14. Serve. Amidst “oohs” and “ahhs”. Very fun. Cost was hardly anything. Nutrient ratio out the roof.
Nettle Soup
Nettle Soup - a few weeds, some potatoes, and a dolup of homemade kefir - mmm!

We had a lot of family over that night and some went back for seconds.

Caveat: Since making this, I have read that potato water shouldn’t be used because potatoes contain hemagglutinins that disrupt red blood cell function, and those go into the cooking water. What can I say – we all survived.

Nettles as a Superfood

Nettles are seriously good for you. They provide protein, vitamins C and A, carotenoids, potassium, iron, calcium, thiamine, riboflavin, and niacin. They’ve been used as a tonic and a diuretic, applied to stop bleeding in open wounds, and slapped on bald heads to stimulate hair follicles and new hair growth. They’re a good source of quercitin, a flavonoid that inhibits the release of histamine; hence, they’re effective in treating hay fever and other allergies. They’ve also been used to treat arthritis, gout, urinary tract infections (the diuretic flush effect), and prostate issues; they’ve also been used to purify the blood and to cleanse the liver and kidneys.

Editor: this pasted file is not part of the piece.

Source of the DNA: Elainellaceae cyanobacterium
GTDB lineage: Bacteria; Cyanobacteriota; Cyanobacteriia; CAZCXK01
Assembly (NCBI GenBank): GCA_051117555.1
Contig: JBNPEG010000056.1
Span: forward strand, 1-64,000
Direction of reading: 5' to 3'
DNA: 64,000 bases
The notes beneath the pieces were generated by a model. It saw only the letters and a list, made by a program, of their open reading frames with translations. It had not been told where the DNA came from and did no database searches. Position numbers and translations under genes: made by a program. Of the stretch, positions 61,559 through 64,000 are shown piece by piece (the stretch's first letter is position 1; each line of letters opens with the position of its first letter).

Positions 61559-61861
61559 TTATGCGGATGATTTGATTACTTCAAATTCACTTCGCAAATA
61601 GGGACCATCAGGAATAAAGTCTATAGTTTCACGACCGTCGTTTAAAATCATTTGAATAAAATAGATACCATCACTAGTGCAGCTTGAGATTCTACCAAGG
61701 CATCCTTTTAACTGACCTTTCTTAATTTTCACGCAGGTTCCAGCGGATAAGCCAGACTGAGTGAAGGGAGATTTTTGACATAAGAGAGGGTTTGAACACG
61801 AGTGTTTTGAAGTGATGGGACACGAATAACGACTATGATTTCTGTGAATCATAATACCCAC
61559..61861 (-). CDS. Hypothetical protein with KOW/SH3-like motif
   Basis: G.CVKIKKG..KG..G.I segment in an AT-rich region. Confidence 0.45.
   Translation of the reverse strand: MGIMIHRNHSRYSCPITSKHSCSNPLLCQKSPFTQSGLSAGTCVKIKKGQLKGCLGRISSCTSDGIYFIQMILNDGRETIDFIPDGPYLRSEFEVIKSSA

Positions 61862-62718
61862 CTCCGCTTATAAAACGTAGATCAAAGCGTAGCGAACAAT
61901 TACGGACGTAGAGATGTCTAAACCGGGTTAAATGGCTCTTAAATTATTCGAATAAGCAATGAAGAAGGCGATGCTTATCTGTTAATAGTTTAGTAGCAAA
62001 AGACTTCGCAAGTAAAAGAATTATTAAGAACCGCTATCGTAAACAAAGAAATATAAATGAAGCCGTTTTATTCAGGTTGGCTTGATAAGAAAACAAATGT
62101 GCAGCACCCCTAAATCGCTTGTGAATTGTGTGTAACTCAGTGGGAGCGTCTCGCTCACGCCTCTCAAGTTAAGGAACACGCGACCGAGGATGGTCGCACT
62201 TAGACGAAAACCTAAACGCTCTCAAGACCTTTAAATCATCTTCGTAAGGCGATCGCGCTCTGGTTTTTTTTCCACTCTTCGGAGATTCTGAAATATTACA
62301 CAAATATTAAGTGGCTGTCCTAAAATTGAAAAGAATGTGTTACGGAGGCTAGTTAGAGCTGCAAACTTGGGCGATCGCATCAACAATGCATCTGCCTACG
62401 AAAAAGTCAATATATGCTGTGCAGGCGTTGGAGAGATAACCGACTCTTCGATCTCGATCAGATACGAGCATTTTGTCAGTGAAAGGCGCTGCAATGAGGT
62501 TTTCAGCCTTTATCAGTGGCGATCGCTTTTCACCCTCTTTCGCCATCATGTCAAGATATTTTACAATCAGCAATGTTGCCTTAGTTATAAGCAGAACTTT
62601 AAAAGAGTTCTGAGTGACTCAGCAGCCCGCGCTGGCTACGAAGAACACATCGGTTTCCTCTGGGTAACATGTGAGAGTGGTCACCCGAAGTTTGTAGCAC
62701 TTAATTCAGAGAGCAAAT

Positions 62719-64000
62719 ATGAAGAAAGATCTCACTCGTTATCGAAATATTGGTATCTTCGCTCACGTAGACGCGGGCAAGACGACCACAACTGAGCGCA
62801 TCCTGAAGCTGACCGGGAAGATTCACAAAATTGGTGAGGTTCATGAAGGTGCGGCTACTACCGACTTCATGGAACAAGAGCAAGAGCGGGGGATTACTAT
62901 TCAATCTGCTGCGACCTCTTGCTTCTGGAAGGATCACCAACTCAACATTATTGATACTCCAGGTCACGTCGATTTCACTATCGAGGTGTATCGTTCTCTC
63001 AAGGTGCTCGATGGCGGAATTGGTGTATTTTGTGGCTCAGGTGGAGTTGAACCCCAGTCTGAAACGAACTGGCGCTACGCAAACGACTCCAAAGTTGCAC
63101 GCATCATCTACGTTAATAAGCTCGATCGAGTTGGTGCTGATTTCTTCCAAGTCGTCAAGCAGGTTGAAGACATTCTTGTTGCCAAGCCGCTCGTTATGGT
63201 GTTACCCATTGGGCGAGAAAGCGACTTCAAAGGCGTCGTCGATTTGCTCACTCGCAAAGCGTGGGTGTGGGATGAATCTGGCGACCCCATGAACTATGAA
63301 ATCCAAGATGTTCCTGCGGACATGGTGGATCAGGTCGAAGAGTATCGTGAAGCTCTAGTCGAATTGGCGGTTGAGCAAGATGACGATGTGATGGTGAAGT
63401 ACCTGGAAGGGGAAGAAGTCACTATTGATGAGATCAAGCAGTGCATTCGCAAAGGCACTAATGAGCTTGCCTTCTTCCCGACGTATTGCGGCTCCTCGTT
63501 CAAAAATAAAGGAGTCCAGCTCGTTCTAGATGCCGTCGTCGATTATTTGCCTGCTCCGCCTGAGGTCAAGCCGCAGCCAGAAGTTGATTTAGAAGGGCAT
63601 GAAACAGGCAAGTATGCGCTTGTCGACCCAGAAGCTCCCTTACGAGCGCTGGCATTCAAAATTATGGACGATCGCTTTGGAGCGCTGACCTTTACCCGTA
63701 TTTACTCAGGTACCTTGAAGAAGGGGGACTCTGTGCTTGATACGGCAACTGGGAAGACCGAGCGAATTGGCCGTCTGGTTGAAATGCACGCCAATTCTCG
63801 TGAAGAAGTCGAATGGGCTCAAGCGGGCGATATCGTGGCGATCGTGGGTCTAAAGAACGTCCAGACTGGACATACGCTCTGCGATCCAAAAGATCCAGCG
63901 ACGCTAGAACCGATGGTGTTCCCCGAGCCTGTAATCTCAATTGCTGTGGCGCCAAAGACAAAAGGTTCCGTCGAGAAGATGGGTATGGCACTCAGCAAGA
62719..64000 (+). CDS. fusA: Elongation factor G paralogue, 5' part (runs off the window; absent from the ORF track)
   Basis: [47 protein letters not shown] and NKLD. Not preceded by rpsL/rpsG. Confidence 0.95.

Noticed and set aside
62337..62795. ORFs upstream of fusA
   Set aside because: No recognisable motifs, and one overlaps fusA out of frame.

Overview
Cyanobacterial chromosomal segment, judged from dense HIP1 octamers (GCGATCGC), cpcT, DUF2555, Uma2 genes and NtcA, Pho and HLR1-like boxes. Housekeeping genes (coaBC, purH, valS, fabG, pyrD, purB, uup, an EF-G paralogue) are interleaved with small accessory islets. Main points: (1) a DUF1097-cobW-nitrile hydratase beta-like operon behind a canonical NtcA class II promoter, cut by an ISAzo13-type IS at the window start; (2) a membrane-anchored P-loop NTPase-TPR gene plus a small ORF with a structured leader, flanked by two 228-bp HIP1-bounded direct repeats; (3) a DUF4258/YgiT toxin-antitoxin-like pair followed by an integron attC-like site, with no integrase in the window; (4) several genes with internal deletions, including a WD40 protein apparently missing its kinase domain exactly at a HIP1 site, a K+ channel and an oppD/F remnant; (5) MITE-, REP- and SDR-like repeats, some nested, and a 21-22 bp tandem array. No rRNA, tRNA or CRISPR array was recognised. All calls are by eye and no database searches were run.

Wow. I really do think I should be eating nettles more often.

Plus, they are a whole lot like pot, only they won’t get you high and they are legal. Ok, so maybe they’re not like pot. But – like hemp – they can grow 7 feet tall and be used as a fiber. They are extremely strong. This is good news. I used to do a lot of spinning (mostly dog and llama hair) – and I am definitely going to give nettles a try. They grow so fast and are so prolific, they even show promise to be used in biofuels.